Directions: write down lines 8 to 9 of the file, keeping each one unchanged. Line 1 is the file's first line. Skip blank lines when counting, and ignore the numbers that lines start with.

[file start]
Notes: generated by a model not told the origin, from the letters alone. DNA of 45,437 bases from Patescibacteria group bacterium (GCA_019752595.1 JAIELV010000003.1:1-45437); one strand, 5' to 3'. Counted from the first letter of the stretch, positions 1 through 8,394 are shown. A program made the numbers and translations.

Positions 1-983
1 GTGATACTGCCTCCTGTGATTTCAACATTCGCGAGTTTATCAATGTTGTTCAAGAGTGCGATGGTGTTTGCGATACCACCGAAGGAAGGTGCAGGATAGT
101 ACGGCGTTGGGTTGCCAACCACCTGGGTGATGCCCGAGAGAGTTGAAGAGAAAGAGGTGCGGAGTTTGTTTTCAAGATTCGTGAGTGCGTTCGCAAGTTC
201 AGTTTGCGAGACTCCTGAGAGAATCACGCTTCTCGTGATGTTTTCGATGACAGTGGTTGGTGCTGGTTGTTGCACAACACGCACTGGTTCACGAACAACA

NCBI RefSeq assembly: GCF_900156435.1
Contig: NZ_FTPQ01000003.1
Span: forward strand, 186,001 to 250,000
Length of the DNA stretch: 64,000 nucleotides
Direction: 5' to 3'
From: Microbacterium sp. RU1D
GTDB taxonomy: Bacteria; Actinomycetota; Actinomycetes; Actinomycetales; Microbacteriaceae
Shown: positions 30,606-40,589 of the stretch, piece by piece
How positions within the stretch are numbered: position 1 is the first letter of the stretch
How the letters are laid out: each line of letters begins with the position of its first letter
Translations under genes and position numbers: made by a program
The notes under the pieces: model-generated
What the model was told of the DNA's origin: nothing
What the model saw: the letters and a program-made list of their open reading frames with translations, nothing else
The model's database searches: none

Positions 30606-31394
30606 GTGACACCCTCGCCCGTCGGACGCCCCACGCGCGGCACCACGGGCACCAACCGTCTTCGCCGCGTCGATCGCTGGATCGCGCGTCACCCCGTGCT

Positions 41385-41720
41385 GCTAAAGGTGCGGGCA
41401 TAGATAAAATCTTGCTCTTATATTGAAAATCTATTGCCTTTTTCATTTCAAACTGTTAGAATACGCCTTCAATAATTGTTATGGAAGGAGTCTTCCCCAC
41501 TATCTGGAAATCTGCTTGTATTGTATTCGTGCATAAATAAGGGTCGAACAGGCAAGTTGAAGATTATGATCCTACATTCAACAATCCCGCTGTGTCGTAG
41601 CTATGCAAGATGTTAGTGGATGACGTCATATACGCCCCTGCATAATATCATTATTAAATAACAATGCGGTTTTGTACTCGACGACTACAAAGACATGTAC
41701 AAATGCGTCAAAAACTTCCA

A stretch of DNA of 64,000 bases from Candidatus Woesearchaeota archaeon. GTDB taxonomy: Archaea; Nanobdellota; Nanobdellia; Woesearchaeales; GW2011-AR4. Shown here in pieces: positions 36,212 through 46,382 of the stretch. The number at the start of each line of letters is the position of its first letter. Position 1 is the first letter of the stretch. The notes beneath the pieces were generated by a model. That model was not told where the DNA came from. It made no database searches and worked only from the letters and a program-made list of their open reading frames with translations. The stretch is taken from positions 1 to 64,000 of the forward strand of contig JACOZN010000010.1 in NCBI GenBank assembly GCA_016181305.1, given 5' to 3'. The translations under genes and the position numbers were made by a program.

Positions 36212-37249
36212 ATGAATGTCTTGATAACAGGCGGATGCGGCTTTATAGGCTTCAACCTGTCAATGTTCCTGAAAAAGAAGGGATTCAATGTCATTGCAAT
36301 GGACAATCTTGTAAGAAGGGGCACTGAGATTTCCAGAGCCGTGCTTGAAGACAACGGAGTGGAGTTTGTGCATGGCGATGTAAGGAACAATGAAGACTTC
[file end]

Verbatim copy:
Span: forward strand, 186,001 to 250,000
Length of the DNA stretch: 64,000 nucleotides